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2015 El Nino - Recirculation Theory


This page documents the current state of the Pacific tropics as of 7/15/2015 as it relates to the developing El Nino. It further suggests that warm surface waters migrating to the west in the Nino 3 & 4 regions might begin to get recirculated as they advect into Kelvin Wave Generation Area (KWGA - 135E to 170W between 3 degs N and S), resulting in a feedback loop that would superheat the existing subsurface warm pool, eventually upwelling and have an amplifying effect on the surface warm pool and ultimately the atmosphere. There is no documented evidence of this occurring in the past, and we're not saying this will happen. But it appears to be a possibility.

Figure #1
The below 3 hi-resolution images were taken 10 days apart between 6/25 and 7/15 and roughly depict the progression of anomalously warm water from the first Kelvin Wave of the season generated by a Westerly Wind (WWB) burst in March and perhaps the early arrival of water from a second WWB in early May. The solid black line depicts the westward most position of continuous water above 2.25 degs C. The yellow arrow depicts the direction of expansion. Note that expansion is not limited to just the west, but is also occurring to the north and south, though less so. The blue box identifies the KWGA, the origin of the WWB noted above. In the last image (7/15) circles (A) indicated building pockets of 2.25 deg C anomalies. Close inspection also reveal that in area (B) anomalies in excess of 4 degs C are building and backfilling waters migrating west, presumably fueling future expansion.

Images courtesy of NOAA/NW/NCEP/EMC at 0/083 x 0.083 deg C resolution.



Figure #2
This image (also from 7/15/2015) depicts the current state of subsurface waters of the equatorial Pacific. Arrow (A) depicts the downwelling of warm surface waters in the West Pacific driven by a significant WWB that occurred there from June 22-July15. Those waters are starting to concentrate at Arrow (B) where a small pocket of 3 deg C anomalies are depicted. This is the start of the third Oceanic Kelvin Wave of the year. Movement of those waters follows to Arrow (C) where the Kelvin Waves associated with WWB #1 & 2 have merged forming a broad subsurface reservoir of 5+ deg C anomalies that are impacting the Galapagos and Ecuador Coast and upwelling to the surface there. temps are confirmed at 4-5 deg above normal at the Galapagos. Trade winds (from the east) in that region are then carrying those waters to the West - see Arrow (D).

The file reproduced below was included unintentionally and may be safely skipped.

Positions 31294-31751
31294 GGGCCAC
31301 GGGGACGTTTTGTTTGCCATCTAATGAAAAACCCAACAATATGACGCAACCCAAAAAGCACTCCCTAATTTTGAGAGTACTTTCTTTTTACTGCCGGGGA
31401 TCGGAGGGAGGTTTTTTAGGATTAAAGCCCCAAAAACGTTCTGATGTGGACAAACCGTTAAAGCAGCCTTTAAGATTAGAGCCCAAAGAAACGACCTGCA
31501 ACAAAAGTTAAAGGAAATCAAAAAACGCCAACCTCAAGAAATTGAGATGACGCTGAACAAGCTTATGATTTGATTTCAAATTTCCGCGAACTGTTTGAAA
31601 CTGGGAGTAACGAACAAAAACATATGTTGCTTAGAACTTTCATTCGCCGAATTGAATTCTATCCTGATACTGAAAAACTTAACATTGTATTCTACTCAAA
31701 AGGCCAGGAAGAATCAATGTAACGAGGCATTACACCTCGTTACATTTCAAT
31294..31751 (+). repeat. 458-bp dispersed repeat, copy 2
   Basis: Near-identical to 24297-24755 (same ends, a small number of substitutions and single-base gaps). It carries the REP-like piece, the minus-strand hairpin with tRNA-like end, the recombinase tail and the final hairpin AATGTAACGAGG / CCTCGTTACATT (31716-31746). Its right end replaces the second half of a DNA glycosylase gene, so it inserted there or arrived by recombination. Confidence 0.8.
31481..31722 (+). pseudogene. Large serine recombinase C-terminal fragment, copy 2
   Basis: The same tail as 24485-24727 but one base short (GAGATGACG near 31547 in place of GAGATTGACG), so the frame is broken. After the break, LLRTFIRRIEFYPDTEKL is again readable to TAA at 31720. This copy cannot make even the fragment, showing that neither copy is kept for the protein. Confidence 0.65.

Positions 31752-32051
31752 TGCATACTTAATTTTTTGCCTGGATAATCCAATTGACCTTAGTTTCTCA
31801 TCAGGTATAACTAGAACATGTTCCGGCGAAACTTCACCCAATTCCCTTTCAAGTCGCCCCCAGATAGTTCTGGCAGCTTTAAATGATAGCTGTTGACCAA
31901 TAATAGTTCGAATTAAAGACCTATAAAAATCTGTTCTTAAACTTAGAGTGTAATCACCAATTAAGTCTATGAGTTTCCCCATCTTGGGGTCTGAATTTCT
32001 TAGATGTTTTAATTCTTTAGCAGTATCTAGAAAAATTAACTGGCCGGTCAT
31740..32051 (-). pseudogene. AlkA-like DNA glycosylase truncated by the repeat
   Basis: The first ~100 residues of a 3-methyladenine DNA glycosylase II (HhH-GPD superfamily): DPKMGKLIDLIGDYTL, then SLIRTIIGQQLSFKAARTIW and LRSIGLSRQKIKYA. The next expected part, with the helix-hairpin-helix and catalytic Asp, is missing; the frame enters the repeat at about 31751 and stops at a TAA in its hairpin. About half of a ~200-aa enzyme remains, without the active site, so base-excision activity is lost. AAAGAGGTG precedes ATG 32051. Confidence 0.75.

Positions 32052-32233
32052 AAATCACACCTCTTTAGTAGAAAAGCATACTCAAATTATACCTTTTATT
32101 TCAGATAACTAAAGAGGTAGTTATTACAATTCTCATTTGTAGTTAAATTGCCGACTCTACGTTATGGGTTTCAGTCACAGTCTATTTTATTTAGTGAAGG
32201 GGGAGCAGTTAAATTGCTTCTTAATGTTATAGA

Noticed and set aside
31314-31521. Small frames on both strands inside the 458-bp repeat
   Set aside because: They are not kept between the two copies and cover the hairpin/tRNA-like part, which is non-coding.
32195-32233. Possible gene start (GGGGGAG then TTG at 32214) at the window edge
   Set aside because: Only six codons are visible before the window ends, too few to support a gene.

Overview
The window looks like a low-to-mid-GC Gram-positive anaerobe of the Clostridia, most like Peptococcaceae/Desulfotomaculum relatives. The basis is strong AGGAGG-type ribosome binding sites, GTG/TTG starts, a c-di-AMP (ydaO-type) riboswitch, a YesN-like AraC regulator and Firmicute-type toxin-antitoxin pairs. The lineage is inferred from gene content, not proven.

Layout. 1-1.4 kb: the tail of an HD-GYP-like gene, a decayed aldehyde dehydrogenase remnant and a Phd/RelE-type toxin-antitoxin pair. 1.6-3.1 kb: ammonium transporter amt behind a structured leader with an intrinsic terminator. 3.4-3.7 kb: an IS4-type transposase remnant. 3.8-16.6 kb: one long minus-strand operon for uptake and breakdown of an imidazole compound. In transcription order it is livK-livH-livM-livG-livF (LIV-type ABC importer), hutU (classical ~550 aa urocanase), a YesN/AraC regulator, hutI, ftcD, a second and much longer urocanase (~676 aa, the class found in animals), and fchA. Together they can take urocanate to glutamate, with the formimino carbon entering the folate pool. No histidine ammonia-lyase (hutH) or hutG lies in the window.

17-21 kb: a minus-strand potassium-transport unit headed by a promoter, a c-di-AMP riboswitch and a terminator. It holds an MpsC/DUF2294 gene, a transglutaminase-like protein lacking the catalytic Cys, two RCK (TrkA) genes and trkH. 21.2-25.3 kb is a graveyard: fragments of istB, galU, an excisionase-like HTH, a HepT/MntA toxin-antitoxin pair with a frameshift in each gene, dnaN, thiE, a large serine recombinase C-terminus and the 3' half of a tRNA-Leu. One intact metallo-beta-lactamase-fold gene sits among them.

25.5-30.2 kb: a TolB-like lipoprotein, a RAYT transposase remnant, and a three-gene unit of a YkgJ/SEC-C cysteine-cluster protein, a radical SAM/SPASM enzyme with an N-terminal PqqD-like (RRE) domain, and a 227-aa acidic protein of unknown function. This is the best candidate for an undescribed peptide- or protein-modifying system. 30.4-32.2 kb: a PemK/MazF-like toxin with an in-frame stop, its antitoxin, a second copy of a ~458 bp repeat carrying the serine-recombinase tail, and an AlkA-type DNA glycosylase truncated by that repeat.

The question is: If these waters continue their westward expansion, will they continue migrating into the KWGA (as they appear to already be doing) and get pushed to depth as depicted by Arrow (E) by westerly anomalies already in play there? And will they then get recirculated through Arrows B & C only to re-emerge as another Kelvin Wave, or at least supercharging either Kelvin Wave #3 or yet another Kelvin Wave likely to develop associated with the next Active Phase of the MJO in August?

Image courtesy of NOAA/TAO/TRITON


Figure #3
Two images from the record 1997 El Nino are provided depicting Sea Surface Temperature anomalies. The KWGA area is identified by Box A. As best as can be identified, water temps flowing into the KWGA reached only 1.0 degs on 7/12 and barely 1.5 degs by 11/21 at the peak of the event. As of the July 15th image for 2015 temps are +1.5-1.75 degs. Granted the images are far higher resolution today, and the color scales are different. But today's image clearly depicts a +2.25 deg pocket building on the eastern edge of the KWGA (leftmost circle A in Image #1 above). What happens if some of that superheated water get recirculated down into either the new developing downwelling Kelvin Wave in July or another possibly in August?

Image courtesy of NOAA/NESDIS



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